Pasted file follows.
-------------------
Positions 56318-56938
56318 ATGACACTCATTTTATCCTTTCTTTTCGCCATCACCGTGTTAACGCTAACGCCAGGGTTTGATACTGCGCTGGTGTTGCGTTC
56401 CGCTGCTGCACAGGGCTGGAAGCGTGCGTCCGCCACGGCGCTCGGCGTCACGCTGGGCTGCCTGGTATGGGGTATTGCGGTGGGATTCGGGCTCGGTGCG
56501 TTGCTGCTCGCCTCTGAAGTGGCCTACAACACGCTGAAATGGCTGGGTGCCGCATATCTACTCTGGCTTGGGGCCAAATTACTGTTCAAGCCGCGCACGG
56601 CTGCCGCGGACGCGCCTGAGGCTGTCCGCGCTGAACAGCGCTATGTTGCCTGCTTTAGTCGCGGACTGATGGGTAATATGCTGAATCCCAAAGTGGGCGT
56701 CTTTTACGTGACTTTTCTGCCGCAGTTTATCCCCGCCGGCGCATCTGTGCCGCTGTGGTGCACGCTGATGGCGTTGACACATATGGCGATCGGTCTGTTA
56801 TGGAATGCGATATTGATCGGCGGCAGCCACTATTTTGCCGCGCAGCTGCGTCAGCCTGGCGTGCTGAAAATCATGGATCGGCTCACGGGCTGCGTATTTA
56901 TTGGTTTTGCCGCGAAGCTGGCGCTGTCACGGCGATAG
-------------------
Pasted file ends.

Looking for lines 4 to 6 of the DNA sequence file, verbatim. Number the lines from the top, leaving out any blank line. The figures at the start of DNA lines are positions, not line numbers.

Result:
56501 TTGCTGCTCGCCTCTGAAGTGGCCTACAACACGCTGAAATGGCTGGGTGCCGCATATCTACTCTGGCTTGGGGCCAAATTACTGTTCAAGCCGCGCACGG
56601 CTGCCGCGGACGCGCCTGAGGCTGTCCGCGCTGAACAGCGCTATGTTGCCTGCTTTAGTCGCGGACTGATGGGTAATATGCTGAATCCCAAAGTGGGCGT
56701 CTTTTACGTGACTTTTCTGCCGCAGTTTATCCCCGCCGGCGCATCTGTGCCGCTGTGGTGCACGCTGATGGCGTTGACACATATGGCGATCGGTCTGTTA